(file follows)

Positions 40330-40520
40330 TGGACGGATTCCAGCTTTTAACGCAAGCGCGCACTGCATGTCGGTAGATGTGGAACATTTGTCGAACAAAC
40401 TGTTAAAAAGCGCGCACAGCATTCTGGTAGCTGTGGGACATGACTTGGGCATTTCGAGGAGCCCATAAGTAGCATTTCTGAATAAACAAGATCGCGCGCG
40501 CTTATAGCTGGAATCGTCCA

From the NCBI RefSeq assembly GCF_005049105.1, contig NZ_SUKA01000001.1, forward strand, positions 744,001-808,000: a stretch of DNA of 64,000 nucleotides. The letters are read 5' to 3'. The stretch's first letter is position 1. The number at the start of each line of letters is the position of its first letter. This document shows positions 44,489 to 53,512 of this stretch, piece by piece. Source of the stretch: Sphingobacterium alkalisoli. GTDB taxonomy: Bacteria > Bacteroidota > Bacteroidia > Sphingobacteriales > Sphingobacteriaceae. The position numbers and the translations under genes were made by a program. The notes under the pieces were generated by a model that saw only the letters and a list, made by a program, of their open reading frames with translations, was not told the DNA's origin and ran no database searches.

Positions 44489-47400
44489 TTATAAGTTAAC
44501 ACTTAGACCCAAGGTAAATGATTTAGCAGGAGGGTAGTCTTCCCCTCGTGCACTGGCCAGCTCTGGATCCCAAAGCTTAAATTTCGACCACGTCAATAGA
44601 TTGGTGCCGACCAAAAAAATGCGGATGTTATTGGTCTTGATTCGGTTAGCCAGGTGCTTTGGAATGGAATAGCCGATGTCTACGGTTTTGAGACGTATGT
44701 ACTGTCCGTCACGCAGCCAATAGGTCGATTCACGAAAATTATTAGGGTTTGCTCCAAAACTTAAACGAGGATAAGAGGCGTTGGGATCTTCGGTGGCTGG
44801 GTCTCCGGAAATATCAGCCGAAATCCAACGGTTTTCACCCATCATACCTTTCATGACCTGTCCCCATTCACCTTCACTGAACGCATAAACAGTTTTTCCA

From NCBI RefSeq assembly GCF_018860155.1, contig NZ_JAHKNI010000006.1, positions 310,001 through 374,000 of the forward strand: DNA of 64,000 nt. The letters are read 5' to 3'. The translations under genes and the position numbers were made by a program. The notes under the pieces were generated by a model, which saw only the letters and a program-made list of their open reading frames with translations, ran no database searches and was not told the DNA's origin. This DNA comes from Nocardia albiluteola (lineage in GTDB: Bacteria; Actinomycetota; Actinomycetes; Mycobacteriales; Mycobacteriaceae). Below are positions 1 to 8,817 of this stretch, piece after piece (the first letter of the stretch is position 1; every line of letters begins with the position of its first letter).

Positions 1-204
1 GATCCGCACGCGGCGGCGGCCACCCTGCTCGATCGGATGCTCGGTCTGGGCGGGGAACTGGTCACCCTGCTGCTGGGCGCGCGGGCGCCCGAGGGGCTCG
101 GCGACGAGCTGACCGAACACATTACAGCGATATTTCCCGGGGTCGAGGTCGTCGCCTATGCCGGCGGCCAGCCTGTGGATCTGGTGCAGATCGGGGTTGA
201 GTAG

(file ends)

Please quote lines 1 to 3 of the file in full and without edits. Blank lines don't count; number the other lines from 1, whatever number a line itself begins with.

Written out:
Positions 40330-40520
40330 TGGACGGATTCCAGCTTTTAACGCAAGCGCGCACTGCATGTCGGTAGATGTGGAACATTTGTCGAACAAAC
40401 TGTTAAAAAGCGCGCACAGCATTCTGGTAGCTGTGGGACATGACTTGGGCATTTCGAGGAGCCCATAAGTAGCATTTCTGAATAAACAAGATCGCGCGCG